In problem A, to estimate the most probable maximal interval between cars we proceed as follows:
After n seconds of observations, we would have seen about nq cars, hence about nq intervals between cars. The intervals are independent of each other and real-valued. A known good model for the distribution of these intervals is the exponential distribution:
with probability 1, each interval must be at least 0 seconds;
with probability p, any given interval is at least 1 second;1
with probability p2, any given interval is at least 2 seconds;
with probability p3, any given interval is at least 3 seconds;
with probability pt, any given interval is at least t seconds.
Thus, after n seconds of observations and about nq carless intervals,
we would reasonably expect that at least one interval is
no shorter than
Now it is easy to estimate the most probable maximal interval tmax:
pt × (nq) ≥ 1.
ptmax ≈ 1/(nq)
(1/p)tmax ≈ nq
tmax ≈ log1/p(nq).
In problem B we can estimate the longest run of heads Rn after n coin tosses reasoning very similarly. One notable difference is that now the head runs are discrete (have integer lengths). Accordingly, they should be modeled using the geometric distribution. Schilling  gives this estimate for the longest run of heads after n tosses, given the heads probability p:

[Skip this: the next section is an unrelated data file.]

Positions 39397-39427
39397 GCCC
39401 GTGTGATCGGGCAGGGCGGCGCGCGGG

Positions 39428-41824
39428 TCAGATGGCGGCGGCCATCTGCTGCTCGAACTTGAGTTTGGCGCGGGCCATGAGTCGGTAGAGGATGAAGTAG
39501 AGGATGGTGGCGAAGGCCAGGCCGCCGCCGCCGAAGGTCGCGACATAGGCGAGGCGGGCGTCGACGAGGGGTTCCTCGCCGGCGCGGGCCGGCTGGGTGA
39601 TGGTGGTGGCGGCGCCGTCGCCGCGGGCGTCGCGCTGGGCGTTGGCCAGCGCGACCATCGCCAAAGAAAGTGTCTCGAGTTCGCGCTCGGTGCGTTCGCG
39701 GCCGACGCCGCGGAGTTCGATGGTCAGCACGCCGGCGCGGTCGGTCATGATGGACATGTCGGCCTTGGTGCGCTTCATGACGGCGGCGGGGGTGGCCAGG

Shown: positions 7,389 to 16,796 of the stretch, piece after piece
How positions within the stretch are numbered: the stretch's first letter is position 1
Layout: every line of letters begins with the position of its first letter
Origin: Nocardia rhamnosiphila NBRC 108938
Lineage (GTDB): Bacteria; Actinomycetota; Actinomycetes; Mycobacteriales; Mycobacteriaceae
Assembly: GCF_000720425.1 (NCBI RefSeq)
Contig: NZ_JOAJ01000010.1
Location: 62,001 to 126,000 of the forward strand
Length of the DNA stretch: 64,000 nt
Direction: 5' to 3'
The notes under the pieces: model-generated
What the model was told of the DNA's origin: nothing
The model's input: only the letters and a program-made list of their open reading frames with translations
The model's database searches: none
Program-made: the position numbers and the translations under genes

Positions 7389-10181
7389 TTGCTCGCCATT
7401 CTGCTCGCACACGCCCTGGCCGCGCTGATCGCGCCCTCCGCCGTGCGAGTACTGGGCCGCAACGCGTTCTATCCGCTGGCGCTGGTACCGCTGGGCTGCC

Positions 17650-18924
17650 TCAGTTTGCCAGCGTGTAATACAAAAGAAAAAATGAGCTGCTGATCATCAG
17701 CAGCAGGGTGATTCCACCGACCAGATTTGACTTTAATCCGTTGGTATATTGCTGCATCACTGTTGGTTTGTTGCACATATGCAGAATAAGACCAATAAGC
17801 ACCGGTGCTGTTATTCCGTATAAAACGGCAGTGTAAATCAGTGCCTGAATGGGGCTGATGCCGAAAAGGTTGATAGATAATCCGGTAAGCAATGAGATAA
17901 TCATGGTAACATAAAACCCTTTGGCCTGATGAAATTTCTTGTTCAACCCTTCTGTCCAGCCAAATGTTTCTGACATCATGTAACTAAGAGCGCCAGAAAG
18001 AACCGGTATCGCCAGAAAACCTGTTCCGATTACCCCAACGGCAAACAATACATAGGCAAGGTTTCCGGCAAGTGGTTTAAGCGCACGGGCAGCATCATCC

In both problems, the estimates for the most probable maximal interval (as a function of p and n) have the same form
Rn ≈ log1/p(nq).
or, omitting the o(q) terms,
ln(1/p) = ln(1/(1 − q)) = ln(1 + q + o(q)) = q + o(q)
ln(1/p) ≈ ln(1 + q) ≈ q, and therefore
1 / ln(1/p) ≈ 1/q ≈ a.
This allows us to transform our previous estimate log1/p(nq) as follows:
For a long series of observations, with the total length or duration
log1/p(nq) = ln(nq) / ln(1/p) ≈ (1/q) ln(nq) ≈ a ln(n/a).
(A) Exponential initial distribution.
Fisher and Tippett , Gnedenko , Gumbel  and
showed that, for initial distributions of exponential type (including the
exponential distribution as a special case)
the limiting distribution of maximal terms in a random sequence is
the double exponential distribution
often called the Gumbel distribution.
If the initial exponential distribution has the mean a and the probability density function (PDF)
where γ = 0.5772... is the Euler-Mascheroni constant. The mean value of observed maximal intervals in problem A will converge almost surely to the mean
Scale = a = 1/ln(1/p) ≈ 1/q
Mode = μ = log1/p(Tq) ≈ a ln(T/a)
Mean = μ + γa
E(max interval) = μ + γa = log1/p(Tq) + γ/ln(1/p) or, expressing the result in terms of a and T,
E(max interval) ≈ a ln(T/a) + γa = a ln(T/a) + O(a).
Interestingly, Gumbel was not the original discoverer of his namesake distribution.
Fisher and Tippett (1928) 
described three types of limiting extreme-value distributions and